“I read the initiative — I may have even signed it when it first went around, and then I looked at the language and when I saw mental illness I just was shocked,” Combs says. “It just wasn’t necessary. It’s like, you want to describe the behaviors, and mental illness is not a behavior, it’s an illness. It was just a real red flag for me.”

Combs points out that the local Washington branches of the National Alliance for Mental Illness (NAMI) and the ACLU don’t support initiative, though neither have come out against it either.

The no-frills WordPress site Combs recently created for his Know-1491 campaign includes emails from both NAMI and the ACLU elaborating on their positions.

“We are concerned that creating new firearms laws based on mental illness would have the effect of erecting more barriers to treatment, by raising fears that seeking help will result in loss of gun ownership rights,” NAMI wrote. “This law would also reinforce false public perceptions about the relationship between mental illness and gun violence.”

Paul acknowledges Combs’ point that mental illness sufferers are no more likely to be violent than the general public, and in fact are more likely to be victims than perpetrators of crime. But she points out that mental illness is only one of 14 factors a judge can use in deciding whether someone is too dangerous to own guns.

Also, Paul notes a major goal of I-1491 is preventing suicides, which require immediate attention to stop in time. As Seattle Weekly’s Sara Bernard reported earlier this year:

“Suicides by firearm strike in far greater numbers than homicides. In Washington, nearly 80 percent of all gun deaths are suicides; in King County, roughly two-thirds are. According to a 2013 Washington State Health Services report, Washington has a significantly higher firearm suicide rate than the national average, and in parts of the state with the highest rates, one of the corresponding factors is ‘high firearm availability.’”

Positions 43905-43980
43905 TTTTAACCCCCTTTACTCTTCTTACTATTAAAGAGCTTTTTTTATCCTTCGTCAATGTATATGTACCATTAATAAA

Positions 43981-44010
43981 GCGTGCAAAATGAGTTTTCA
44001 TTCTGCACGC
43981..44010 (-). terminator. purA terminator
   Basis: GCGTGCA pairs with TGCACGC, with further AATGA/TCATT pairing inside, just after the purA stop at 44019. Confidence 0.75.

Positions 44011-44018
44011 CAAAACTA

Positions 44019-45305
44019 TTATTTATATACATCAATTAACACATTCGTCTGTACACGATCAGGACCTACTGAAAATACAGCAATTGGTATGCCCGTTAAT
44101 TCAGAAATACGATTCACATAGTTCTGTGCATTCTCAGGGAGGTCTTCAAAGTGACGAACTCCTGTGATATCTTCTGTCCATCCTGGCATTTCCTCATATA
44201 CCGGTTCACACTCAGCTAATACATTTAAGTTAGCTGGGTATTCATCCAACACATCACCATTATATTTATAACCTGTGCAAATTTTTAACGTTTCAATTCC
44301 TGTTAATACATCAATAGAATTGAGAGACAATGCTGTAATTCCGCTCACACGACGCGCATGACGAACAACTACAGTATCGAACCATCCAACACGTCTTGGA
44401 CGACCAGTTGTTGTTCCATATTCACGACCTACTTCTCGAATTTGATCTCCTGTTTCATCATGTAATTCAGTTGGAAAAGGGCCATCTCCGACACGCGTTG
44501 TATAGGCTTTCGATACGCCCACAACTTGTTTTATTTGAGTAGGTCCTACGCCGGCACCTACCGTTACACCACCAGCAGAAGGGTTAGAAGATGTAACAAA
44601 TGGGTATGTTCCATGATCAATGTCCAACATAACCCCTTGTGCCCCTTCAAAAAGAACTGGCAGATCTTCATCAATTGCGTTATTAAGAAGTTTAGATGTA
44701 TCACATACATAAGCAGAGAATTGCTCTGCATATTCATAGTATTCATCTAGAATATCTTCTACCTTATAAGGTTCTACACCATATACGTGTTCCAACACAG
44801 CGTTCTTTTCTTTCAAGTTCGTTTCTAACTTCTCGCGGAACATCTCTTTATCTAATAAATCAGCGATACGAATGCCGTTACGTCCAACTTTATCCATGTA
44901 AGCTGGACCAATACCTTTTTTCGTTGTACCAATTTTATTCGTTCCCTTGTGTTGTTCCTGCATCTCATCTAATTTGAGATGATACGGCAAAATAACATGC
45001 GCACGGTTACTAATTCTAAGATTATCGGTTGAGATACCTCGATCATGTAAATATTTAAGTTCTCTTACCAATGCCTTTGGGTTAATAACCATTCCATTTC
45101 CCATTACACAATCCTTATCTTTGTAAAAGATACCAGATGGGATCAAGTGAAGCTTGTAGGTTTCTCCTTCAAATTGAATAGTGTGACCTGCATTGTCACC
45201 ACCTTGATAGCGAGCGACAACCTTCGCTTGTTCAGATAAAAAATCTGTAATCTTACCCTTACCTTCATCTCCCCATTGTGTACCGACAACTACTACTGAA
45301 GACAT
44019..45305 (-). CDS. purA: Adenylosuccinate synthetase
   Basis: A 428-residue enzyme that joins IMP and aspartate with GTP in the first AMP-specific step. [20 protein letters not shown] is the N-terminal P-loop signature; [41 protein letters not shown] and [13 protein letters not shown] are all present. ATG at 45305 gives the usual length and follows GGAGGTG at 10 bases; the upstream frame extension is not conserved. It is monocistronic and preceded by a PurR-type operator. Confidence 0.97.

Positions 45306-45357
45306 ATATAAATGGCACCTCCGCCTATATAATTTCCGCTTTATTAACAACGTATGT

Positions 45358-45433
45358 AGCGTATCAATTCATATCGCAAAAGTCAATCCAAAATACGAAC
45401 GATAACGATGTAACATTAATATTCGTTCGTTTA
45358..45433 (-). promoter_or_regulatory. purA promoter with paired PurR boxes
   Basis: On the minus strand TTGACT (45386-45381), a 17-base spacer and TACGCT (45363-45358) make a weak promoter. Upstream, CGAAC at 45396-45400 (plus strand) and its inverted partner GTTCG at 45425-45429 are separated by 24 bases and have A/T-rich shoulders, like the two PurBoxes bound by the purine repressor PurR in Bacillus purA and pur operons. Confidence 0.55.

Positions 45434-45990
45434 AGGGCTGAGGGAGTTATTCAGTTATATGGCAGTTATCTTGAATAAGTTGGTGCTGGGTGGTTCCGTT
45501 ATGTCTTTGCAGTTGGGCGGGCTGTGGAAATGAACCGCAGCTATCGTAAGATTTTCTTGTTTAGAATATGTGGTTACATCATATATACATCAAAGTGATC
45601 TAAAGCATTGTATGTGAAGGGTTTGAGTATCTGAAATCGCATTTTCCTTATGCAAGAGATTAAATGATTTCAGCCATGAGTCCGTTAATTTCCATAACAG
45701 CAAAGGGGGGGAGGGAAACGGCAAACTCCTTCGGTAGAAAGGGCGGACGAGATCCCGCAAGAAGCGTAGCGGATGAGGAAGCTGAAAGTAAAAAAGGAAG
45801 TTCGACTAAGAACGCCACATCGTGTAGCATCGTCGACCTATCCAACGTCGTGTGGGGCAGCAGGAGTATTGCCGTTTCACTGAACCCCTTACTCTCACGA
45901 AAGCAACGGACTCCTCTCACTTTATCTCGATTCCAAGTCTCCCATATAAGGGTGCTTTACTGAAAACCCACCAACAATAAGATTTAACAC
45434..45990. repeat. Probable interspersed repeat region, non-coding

“I think the important thing to remember is that this language was drafted with a wide spectrum of experts to really address the problems that real families are facing,” Paul says. “I think David speaks from a place of real passion, but this law is very important to real people in Washington, and I think it’s going to be very useful in a lot of different situations.”

Paul says she is hopeful I-1491 will pass in November, though “It’s obviously a very complex and volatile election season, so we’re not resting on any laurels.” A poll of 500 registered voters released in August showed 64 percent support for the initiative, with 18 percent either opposed or undecided.

In contrast to I-1491’s multimillion dollar war chest, Combs said his one-man campaign is in debt, though he expects to raise enough money to pay it off. He tried to hire a treasurer for the campaign, only to have the candidate back out, not wanting to oppose politically influential Washington Alliance for Gun Responsibility. Combs said he has a busy schedule doing interviews and speaking.

“It’s been a challenge, but I feel like I need to make sure voters know what they’re voting for.”